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Salt Lake City Weekly Living Out Loud

Jim Cartwright's celebrated play translates poorly to screen, but Little Voice's singing keeps the film alive.

By Mary Dickson

FEBRUARY 23, 1999:  Brenda Blethyn is indisputably one of Britain's finest actresses, but she keeps getting stuck playing characters so grating you want to shake them until they shut up.

Blethyn nabbed a best actress nomination for her nervously chattering mother in Mike Leigh's Secrets and Lies. Now she's up for a best supporting Oscar for her even more annoying character in Little Voice, Mark Herman's film adaptation of Jim Cartwright's Olivier Award-winning play. Blethyn plays the mother of a girl (Jane Horrocks) who can only express herself through famous vintage songs. The girl doesn't speak, but she can sing perfect impersonations of Judy Garland, Marilyn Monroe and Billie Holiday.

Blethyn's character, a foul-mouthed, chain-smoking alcoholic, keeps her painfully shy daughter cloistered in an upstairs bedroom with nothing but old LPs to keep her company. Verbally abusive mom is the kind of woman having so much trouble accepting her vanished youth that she still pours her jiggly body into tight little skirts and low-cut lycra tops, hobbling about on heels too high to carry the girth.

When she finishes her shift as a cafe waitress, she begins the pub crawl, prowling for the chaps. She downs the booze with any man she can snare, until she or they pass out. It's not a pretty part, and Blethyn plays it to the hilt, making her chatty character so unabashedly shrill that you actually cheer when her silent and much-maligned daughter finally screams, "I never spoke to you because I could never get a word in!"

With a mother like that the daughter doesn't have a chance. Worse, she doesn't even have a name. She just goes by the initials L.V. for Little Voice. Jane Horrocks re-creates her acclaimed stage role as the daughter who responds to her mother's endless tirades with a self-imposed silence. When L.V. does speak, it's in a tiny little Minnie Mouse voice. But when she sings, she's something else. A musical mimic, she can do Marlene Dietrich, Judy Garland, Billie Holiday and more.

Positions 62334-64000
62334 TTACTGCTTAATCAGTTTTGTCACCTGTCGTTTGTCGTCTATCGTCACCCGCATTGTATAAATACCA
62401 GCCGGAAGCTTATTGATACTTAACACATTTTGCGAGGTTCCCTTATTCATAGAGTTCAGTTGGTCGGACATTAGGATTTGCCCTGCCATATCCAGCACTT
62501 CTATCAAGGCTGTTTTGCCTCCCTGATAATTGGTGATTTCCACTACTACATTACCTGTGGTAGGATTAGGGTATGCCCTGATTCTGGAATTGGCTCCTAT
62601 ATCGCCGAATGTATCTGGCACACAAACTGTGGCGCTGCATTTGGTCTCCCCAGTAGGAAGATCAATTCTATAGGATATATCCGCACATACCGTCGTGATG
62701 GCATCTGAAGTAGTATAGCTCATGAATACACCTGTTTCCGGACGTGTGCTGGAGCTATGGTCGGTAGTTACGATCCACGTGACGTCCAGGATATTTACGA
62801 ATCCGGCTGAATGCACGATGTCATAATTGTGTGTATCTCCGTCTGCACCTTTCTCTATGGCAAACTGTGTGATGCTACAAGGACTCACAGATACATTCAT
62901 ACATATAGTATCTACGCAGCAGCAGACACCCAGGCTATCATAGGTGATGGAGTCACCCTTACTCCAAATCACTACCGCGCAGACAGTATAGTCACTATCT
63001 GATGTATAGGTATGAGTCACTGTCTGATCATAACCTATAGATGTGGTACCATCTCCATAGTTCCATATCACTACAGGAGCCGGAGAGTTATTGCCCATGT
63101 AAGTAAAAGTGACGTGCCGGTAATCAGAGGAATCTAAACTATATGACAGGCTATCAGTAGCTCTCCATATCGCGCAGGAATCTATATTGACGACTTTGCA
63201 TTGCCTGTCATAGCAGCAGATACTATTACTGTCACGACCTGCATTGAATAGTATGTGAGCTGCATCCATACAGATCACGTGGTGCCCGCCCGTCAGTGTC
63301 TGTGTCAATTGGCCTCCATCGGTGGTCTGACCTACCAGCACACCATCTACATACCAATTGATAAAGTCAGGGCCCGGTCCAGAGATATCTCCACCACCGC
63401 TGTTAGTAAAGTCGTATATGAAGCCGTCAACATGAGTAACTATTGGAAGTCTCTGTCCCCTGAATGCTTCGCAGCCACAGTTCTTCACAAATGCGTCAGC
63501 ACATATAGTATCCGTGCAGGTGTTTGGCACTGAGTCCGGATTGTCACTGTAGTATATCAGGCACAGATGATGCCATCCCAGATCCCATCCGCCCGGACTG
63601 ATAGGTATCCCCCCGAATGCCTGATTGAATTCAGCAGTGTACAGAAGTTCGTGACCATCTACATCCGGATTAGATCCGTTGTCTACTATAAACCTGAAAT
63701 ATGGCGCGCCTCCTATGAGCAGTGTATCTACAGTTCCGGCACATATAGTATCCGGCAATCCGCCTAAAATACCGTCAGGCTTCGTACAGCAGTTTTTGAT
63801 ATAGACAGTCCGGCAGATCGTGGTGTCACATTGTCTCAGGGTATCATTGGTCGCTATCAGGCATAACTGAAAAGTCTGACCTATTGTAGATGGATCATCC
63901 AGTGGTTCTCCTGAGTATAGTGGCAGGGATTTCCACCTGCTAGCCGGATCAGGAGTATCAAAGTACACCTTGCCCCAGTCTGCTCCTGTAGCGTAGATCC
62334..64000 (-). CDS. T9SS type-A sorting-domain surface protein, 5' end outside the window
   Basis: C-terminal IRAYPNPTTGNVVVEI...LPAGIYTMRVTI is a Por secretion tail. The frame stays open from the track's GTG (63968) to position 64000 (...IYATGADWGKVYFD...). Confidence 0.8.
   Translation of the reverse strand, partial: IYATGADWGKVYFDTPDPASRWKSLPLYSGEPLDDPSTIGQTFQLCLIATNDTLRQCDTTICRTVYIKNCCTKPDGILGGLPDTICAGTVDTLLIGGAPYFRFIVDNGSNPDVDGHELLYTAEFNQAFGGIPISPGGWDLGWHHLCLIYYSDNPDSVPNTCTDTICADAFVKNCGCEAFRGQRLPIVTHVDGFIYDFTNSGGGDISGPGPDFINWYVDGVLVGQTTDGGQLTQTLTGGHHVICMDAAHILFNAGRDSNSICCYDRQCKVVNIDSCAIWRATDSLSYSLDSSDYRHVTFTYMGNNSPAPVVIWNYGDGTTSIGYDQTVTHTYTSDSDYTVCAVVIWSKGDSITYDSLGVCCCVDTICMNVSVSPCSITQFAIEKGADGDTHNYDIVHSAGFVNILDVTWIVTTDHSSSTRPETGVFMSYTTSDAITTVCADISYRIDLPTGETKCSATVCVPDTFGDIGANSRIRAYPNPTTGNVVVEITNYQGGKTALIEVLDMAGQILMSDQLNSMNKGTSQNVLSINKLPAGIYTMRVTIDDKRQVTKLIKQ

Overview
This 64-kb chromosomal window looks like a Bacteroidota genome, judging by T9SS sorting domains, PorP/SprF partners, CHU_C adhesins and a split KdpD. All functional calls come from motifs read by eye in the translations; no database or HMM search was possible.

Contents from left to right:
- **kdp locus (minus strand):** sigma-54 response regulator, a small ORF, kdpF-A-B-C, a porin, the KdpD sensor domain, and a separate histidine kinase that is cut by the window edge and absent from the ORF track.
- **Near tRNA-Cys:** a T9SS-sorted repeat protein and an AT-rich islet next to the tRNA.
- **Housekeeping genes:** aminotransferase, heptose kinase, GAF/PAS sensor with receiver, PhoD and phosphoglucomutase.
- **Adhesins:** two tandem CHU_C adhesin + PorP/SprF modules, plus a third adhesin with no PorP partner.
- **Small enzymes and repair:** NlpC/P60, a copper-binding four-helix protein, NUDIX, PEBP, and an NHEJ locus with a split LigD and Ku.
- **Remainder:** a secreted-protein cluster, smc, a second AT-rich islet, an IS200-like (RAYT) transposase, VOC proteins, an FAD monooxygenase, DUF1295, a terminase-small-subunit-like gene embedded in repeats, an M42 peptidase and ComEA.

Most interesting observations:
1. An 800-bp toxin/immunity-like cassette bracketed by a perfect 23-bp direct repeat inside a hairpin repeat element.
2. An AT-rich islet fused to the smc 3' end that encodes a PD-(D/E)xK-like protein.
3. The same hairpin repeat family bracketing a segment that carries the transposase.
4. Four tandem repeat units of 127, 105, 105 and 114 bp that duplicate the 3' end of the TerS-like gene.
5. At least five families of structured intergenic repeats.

Horrocks, who does all the singing, is a sensational performer and the film succeeds best as a musical revue. I found myself wishing it had focused more on the music than on the overplayed story of the poor overlooked daughter who gets a fleeting chance at the big-time.

Michael Caine, also up for an Oscar, gives the film's best performance as the washed-up agent who picks Mom up one night and has a few shags in the Chevy for laughs. When the power goes off at her apartment as they're grappling at each other in the dark, he's surprised that the records L.V. is playing in her room upstairs keep going. When he figures out it's the mousy daughter belting out the tunes upstairs in the dark, he thinks he's stumbled onto the prize performer who will revive his sagging career. The only problem is, L.V. doesn't want to perform publicly. Only when the agent convinces her to sing as a tribute to her dearly beloved late father (whom Mommy drove to an early grave) does L.V. acquiesce.

It's easy to see why Caine took this role. His character may be a washed-up, gold-chain sporting, hard-drinking opportunist, but he also has a bit of a soft spot, which Caine plays very convincingly. In fact, he brings the film genuine tenderness when he gently talks to L.V. about her dead father.

Caine also gets the film's most poignant moment when his character comes to the humiliating realization that his gig is up. He's just a two-bit hustler at the end of his line with nothing to look forward to but a slatternly matron clinging desperately to him. Caine manages to squeeze some sympathy for his character, which Blethyn is unable to do for hers. Even when he cruelly dumps her, telling her that her untethered body disgusts him, it's hard to feel sorry for her.

Horrocks' character, on the other hand, is made for sympathy, though her shrinking violet role grows tiresome. Like so much in the film version of Cartwright's play, it's overdone. What works on stage requires more subtlety on screen. The film is too heavy-handed, right down to the bird metaphor. The agent tells L.V. about a bird who is too scared to leave its cage after its owner has kept it shaded and safe. When the agent finally puts the little bird L.V. on stage to sing, he places her in a gilded gold cage.

Ewan McGregor (Trainspotting) plays a stuttering phone repairman who takes a fancy to L.V. In his spare time he raises carrier pigeons (more bird metaphor). We know as soon as he smiles at her that the shy repairman will rescue L.V. and set the little bird free. Lest the audience hasn't yet grasped the bird metaphor, the film ends with pigeons being set free. We got it already.

It's too bad Herman doesn't recognize when enough is enough. He would have done well to rein in the performances, which are uniformly exaggerated. The play itself seems an excuse to showcase Horrocks' ability to transform her voice into that of the greats. On stage, her revue would be dazzling. On screen, where we know anything can be dubbed, it loses a bit of its luster. Even so, the film is worth the price of admission to hear Horrocks do her magic. "Over the Rainbow" is a show-stopper.


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